Samford University students studied the rise of the British state, the beginnings of Roman civilization (see group at ancient aqueduct), the food and culture of Costa Rica and a variety of other international topics during Jan Term 2013---all onsite.
They traveled to the island of Saba in the Netherlands Antilles to study its physical characteristics and coastal reefs; visited London, Oxford and Cambridge to learn about the English Reformation, and experienced a rare snowfall in Amman, Jordan, while studying the Arab World.
A total of 202 students and 20 faculty members traveled abroad for Jan Term courses in eight countries, according to Dr. David Shipley, Samford's director of international programs. The countries visited also included Peru, the Dominican Republic and Indonesia.
"All this would not be possible without an internationally-focused faculty that is willing to do a lot of hard work and planning to share their passion of international education with our students," said Dr. Shipley.
"It is but a very small step toward global citizenship, but our students have a much broader perspective for having studied abroad."
Shipley noted that the number represented a 20 percent increase over the 2012 figure.
"Studying the English Reformation in London brought the history to life," said student Bradley Patton, who enrolled in religion department chair Ken Roxburgh's course. "While I love reading books about history, visiting the places where the events actually happened takes it to another level."
He mentioned Oxford and Cambridge, "the intellectual hubs of religious debate," and other sites such as Westminster Abbey, the Tower of London, Hampton Court and Smithfield Market, where religious dissenters were executed.
Patton, who has also studied in Rome, Italy, thinks the emphasis and opportunities for studying abroad set Samford apart from other schools.
Students in nutrition professor Patricia Terry's course cooked typical Costa Rican dishes with fresh ingredients from local markets and farms. They milked goats, assisted a sugar cane processor in making brown sugar and picked vegetables and fruit and caught trout that they ate for lunch.
Student Shannon Evins found the course "dynamic and hands-on." She learned how to prepare such traditional Costa Rican dishes as cheese empanadas (pastry), patacones (fried plantains) and sopa con frijoles (black bean and egg soup). "We went to small, family-owned farms to see how all these wonderful ingredients are grown and nurtured." She also found that her Spanish "improved dramatically" in the three weeks she resided with her host family.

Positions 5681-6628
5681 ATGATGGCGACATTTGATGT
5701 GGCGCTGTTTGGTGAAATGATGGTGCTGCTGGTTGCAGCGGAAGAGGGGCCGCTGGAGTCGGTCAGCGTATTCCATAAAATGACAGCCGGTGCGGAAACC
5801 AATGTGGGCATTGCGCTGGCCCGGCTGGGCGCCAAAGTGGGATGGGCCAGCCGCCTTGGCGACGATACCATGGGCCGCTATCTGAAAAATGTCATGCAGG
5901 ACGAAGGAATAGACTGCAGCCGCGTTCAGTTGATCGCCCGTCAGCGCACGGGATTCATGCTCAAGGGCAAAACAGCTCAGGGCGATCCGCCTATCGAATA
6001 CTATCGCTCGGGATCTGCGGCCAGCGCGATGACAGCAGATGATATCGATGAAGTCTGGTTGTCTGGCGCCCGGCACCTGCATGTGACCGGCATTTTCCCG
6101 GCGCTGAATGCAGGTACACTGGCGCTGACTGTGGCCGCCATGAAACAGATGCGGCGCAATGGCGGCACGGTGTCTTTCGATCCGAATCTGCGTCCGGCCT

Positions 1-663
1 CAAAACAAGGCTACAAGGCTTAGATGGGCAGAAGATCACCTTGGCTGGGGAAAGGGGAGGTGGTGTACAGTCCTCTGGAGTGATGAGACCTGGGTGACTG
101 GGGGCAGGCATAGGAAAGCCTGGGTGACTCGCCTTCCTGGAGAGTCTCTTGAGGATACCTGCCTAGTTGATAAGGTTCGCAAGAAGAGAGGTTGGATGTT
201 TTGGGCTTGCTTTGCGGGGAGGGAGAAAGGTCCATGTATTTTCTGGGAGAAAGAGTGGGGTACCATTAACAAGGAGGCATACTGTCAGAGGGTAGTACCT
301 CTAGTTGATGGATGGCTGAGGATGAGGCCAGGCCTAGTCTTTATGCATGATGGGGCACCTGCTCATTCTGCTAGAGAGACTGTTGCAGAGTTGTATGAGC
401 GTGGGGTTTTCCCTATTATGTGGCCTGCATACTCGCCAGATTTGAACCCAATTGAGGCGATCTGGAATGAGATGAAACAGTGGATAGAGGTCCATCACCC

University Fellow Daniel Fox called the trip to Italy the "capstone" of his liberal arts education. "It is one thing to read about the history of western thought (but) quite another to see these phases of history unfold before your eyes," he said.
Fox and his classmates visited the locations in which the Roman Republic and Renaissance were born, but Pompeii provided "the most intriguing site" of the trip. "Being able to walk along streets that have been perfectly preserved for two millenia in tons of volcanic ash gave me the goose bumps," he said.
Political science department chair Fred Shepherd led the course on the British state. "It focused on how the British government has influenced the daily lives of its people over the past 500 years," said Dr. Shepherd. He felt the course was "a big success" because of the wide variety of sites the students were able to visit around London, from the Tower to the Thames Flood Barrier.
Core curriculum professor Delane Tew and her class had a Birmingham-like experience when they were caught in the "once in a decade" snowfall in Amman. "As with Birmingham, everything shuts down with just a little snow," said Dr. Tew. They were forced to hold a class in their hotel by Skype rather at the Jordan Evangelical Seminary, as planned. But first, they walked to the local supermarket, "which thankfully was open," and bought hummus, pita bread, yogurt and deli meat for lunch.